# The Elements of Mathematical Analysis, Abridged: For the Use of Students. With Notes, Demonstrative and Explanatory, and a Synopsis of Book V. of Euclid

Bell & Bradfute, J. Fairbairn, and Arch. Constable, Edinburgh; and F. Wingrave, London, 1798 - Algebra - 27 pages
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### Contents

 Section 1 1 Section 2 5 Section 3 7 Section 4 31 Section 5 35 Section 6 51 Section 7 104
 Section 8 126 Section 9 150 Section 10 3 Section 11 13 Section 12 14 Section 13 22 Section 14 27

### Popular passages

Page 8 - ... being taken, and any equimultiples whatsoever of the second and fourth ; if the multiple of the first be less than that of the second, the multiple of the third is also less than that of the fourth: or, if the multiple of the first be equal to that of the second, the multiple of the third is also equal to that of the fourth...
Page 14 - IF any number of magnitudes be equimultiples of as many, each of each ; what multiple soever any one of them is of its part, the same multiple shall all the first magnitudes be of all the other.
Page 9 - When of the equimultiples of four magnitudes (taken as in the fifth definition), the multiple of the first is greater than that of the second, but the multiple of the third is not greater than the multiple of the fourth ; then the first is said to have to the second a greater ratio than the third magnitude has to the fourth ; and, on the contrary, the third is said to have to the fourth a less ratio than the first has to the second. VIII. Analogy, or proportion, is the similitude of ratios.
Page 19 - THAT magnitude which has a greater ratio than another has to the same magnitude, is the greater of the two : and that magnitude, to which the same has a greater ratio than it has to another magnitude, is the less of the two.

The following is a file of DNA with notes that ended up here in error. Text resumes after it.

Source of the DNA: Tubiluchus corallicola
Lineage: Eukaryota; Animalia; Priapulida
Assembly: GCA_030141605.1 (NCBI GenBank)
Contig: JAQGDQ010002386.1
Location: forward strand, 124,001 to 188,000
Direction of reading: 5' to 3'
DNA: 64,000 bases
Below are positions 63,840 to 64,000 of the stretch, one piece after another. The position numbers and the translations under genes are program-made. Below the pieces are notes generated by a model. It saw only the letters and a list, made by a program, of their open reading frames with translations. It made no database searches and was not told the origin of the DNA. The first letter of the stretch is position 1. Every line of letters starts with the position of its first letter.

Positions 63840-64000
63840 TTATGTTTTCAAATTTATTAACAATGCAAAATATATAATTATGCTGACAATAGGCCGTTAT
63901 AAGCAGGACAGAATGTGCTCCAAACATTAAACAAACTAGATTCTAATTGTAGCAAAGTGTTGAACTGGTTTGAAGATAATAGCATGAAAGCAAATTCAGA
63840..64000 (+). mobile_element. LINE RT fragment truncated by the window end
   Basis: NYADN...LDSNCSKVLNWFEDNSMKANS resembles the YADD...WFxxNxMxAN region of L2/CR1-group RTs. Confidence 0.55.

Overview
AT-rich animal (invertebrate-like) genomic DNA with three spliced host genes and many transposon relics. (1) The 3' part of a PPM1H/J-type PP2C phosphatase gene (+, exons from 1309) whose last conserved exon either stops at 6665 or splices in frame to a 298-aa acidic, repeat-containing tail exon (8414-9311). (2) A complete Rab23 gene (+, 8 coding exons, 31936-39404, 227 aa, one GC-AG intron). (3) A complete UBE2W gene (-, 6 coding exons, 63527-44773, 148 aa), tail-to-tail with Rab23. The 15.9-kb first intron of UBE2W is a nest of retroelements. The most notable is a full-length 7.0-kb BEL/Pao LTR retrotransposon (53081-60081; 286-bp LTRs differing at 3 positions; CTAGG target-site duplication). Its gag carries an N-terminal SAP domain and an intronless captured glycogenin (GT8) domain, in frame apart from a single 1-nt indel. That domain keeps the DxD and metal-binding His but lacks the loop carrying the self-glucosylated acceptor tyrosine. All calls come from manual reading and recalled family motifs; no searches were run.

Page 23 - If magnitudes, taken jointly, be proportionals, they shall also be proportionals when taken separately: that is, if two magnitudes together have to one of them, the same ratio which two others have to one of these, the remaining one of the first two shall have to the other the same ratio which the remaining one of the last two has to the other of these.
Page 11 - When four magnitudes are continual proportionals, the first is said to have to the fourth the triplicate ratio of that which it has to the second, and so on, quadruplicate, &c., increasing the denomination still by unity, in any number of proportionals.
Page 12 - And the same thing is to be understood when it is more briefly expressed by saying, A has to D the ratio compounded of the ratios of E to F, G to H, and K to L. In like manner, the same things being supposed, if M has to N the same ratio which A has to D ; then, for shortness...
Page 20 - IF any number of magnitudes be proportionals, as one of the antecedents is to its consequent, so shall all the antecedents taken together be to all the consequents.